OFEV can cause harm, birth defects, or death to an unborn baby. Women should not become pregnant while taking OFEV. Women who are able to become pregnant should have a pregnancy test before starting treatment and should use highly effective birth control during and for at least 3 months after your last dose. Talk with your doctor about what birth control method is right for you during this time. Women using hormonal birth control should add a barrier method of birth control (such as male condoms or spermicide). If you become pregnant or think you are pregnant while taking OFEV, tell your doctor right away.
What should I tell my doctor before using OFEV?
Before you take OFEV, tell your doctor about all of your medical conditions, including if you have:
a history of blood clots.
a bleeding problem or a family history of a bleeding problem.
had recent surgery in your stomach (abdominal) area.
Tell your doctor if you:
are pregnant or plan to become pregnant.
are breastfeeding or plan to breastfeed. It is not known if OFEV passes into your breast milk.
You should not breastfeed while taking OFEV.
are a smoker. You should stop smoking prior to taking OFEV and avoid smoking during treatment.
Tell your doctor about all the medicines you take, including prescription and over-the-counter medicines, vitamins, and herbal supplements such as St. John’s wort.
What are the possible side effects of OFEV?
OFEV may cause serious side effects.
TELL YOUR DOCTOR RIGHT AWAY if you are experiencing any side effects, including:
Liver problems. Unexplained symptoms may include yellowing of your skin or the white part of your eyes (jaundice), dark or brown (tea-colored) urine, pain on the upper right side of your stomach area (abdomen), bleeding or bruising more easily than normal, feeling tired, or loss of appetite. Your doctor will do blood tests to check how well your liver is working before starting and during your treatment with OFEV.
Diarrhea, nausea, and vomiting. Your doctor may recommend that you drink fluids or take medicine to treat these side effects. Tell your doctor if you have these symptoms, if they do not go away, or get worse, and if you are taking over-the-counter laxatives, stool softeners, and other medicines or dietary supplements.
Heart attack. Symptoms of a heart problem may include chest pain or pressure, pain in your arms, back, neck, or jaw, or shortness of breath.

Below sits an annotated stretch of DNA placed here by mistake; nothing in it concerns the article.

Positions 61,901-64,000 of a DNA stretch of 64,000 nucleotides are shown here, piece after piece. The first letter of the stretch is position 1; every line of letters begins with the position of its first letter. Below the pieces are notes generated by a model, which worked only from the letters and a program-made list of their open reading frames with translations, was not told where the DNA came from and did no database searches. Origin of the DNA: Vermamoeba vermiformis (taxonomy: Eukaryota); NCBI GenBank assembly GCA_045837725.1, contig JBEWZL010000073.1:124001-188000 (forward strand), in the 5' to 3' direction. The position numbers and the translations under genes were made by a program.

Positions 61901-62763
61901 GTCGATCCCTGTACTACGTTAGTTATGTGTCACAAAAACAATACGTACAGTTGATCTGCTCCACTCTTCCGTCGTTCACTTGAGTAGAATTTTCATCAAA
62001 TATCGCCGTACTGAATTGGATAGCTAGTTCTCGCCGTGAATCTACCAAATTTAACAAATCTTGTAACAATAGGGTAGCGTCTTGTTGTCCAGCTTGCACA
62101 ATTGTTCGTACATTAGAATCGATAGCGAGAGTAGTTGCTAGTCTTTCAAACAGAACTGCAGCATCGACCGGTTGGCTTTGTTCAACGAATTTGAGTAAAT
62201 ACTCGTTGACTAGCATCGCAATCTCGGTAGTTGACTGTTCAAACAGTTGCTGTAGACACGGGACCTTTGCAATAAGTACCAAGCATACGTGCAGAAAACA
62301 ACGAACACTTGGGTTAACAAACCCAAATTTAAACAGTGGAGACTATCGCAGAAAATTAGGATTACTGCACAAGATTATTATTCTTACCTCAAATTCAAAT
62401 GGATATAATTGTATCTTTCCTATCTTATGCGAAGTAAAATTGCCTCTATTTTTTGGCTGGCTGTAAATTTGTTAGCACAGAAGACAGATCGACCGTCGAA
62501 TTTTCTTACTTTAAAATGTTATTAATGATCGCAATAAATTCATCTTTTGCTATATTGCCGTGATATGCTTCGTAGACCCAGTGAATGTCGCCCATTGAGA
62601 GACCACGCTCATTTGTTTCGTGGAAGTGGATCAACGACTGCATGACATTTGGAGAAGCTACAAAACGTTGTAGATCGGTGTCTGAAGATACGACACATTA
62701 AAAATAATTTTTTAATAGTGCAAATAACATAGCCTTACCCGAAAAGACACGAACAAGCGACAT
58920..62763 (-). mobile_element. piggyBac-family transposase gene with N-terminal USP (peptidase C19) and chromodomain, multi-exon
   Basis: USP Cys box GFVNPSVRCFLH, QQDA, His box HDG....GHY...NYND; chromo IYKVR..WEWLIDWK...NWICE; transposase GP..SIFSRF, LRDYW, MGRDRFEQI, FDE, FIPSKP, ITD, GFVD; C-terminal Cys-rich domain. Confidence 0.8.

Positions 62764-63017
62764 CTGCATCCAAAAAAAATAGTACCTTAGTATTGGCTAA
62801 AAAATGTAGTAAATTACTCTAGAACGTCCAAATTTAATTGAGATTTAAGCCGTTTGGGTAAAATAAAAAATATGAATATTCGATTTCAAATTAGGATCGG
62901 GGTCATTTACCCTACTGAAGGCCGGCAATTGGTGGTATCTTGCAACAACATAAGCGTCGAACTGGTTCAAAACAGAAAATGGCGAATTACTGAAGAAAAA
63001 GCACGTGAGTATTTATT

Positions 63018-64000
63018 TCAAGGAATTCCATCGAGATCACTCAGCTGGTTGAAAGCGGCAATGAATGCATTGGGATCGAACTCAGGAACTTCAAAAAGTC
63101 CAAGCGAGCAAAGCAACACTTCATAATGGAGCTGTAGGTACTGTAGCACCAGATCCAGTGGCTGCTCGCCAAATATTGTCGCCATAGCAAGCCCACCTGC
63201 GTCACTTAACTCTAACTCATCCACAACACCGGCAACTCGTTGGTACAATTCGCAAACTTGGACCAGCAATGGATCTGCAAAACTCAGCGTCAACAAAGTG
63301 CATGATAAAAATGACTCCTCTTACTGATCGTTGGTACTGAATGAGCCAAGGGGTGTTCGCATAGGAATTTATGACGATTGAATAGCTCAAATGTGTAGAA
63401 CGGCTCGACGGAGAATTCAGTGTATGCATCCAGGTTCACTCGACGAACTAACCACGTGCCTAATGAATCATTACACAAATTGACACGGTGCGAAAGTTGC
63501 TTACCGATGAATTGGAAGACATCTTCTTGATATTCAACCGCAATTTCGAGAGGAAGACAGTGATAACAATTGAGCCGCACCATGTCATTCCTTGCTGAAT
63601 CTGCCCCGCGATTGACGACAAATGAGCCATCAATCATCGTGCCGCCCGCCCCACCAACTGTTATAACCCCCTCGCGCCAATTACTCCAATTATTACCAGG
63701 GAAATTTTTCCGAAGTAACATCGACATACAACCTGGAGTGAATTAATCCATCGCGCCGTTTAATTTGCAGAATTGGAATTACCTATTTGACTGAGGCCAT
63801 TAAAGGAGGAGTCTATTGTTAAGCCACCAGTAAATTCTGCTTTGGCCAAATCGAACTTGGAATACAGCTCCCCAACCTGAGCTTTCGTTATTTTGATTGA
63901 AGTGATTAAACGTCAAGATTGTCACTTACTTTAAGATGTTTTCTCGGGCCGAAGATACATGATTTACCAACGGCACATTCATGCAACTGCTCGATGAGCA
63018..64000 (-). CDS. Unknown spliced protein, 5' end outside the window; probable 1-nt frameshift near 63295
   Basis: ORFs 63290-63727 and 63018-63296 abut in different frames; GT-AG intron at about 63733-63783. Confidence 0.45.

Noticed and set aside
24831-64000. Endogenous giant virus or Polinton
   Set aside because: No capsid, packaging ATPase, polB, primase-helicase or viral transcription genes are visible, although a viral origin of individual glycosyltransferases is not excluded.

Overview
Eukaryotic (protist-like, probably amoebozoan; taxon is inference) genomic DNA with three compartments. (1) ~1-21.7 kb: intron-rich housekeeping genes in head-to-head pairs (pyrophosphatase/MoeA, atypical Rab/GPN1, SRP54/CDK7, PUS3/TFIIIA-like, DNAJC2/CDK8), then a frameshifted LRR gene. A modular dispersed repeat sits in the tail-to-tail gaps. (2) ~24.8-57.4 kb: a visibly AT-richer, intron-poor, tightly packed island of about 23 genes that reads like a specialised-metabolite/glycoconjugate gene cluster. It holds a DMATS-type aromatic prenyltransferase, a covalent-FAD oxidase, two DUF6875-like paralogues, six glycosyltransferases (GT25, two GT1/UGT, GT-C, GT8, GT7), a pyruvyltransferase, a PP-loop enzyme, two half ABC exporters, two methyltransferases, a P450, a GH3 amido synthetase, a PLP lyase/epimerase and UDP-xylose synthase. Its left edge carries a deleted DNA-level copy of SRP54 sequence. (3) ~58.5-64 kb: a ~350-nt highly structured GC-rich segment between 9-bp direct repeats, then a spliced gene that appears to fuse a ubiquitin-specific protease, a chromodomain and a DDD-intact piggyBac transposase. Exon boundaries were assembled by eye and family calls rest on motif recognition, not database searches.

Stroke. Symptoms of a stroke may include numbness or weakness on one side of your body, trouble talking, headache, or dizziness.
Bleeding problems. OFEV may increase your chances of having bleeding problems. Tell your doctor if you have unusual bleeding, bruising, wounds that do not heal, and/or if you are taking a blood thinner, including prescription blood thinners and over-the-counter aspirin.
Tear in your stomach or intestinal wall (perforation). OFEV may increase your chances of having a tear in your stomach or intestinal wall. Tell your doctor if you have pain or swelling in your stomach area.
The most common side effects of OFEV are diarrhea, nausea, stomach pain, vomiting, liver problems, decreased appetite, headache, weight loss, and high blood pressure.
These are not all the possible side effects of OFEV. For more information, ask your doctor or pharmacist. You are encouraged to report negative side effects of prescription drugs to the FDA. Visit www.fda.gov/medwatch or call 1-800-FDA-1088.
Please see full Prescribing Information, including Patient Information.
About Boehringer Ingelheim Pharmaceuticals, Inc.
Boehringer Ingelheim Pharmaceuticals, Inc., based in Ridgefield, Conn., is the largest U.S. subsidiary of Boehringer Ingelheim Corporation.
Boehringer Ingelheim is one of the world’s top 20 pharmaceutical companies. Headquartered in Ingelheim, Germany, the company operates globally with approximately 50,000 employees. Since its founding in 1885, the company has remained family-owned, and today our goal is to improve the lives of humans and animals through its three business areas: human pharmaceuticals, animal health and biopharmaceutical contract manufacturing.
Boehringer Ingelheim concentrates on developing innovative therapies that can improve patients’ lives. As a research-driven pharmaceutical company, it plans in generations for long-term success. Its research efforts are focused on diseases with high, unmet medical need. In animal health, the company stands for advanced prevention.
In 2018, Boehringer Ingelheim achieved net sales of around $20.7 billion (17.5 billion euros). R&D expenditure of almost $3.7 billion (3.2 billion euros) corresponded to 18.1 per cent of net sales.
Boehringer Ingelheim is committed to improving lives and strengthening our communities. Please visit http://www.boehringer-ingelheim.us/csr to learn more about Corporate Social Responsibility initiatives.
For more information, please visit http://www.boehringer-ingelheim.us, or follow us on Twitter @BoehringerUS.
Boehringer Ingelheim Pharmaceuticals, Inc.
Name: Paul Wynn
SOURCE Boehringer Ingelheim Pharmaceuticals, Inc.
Web Site: http://www.boehringer-ingelheim.us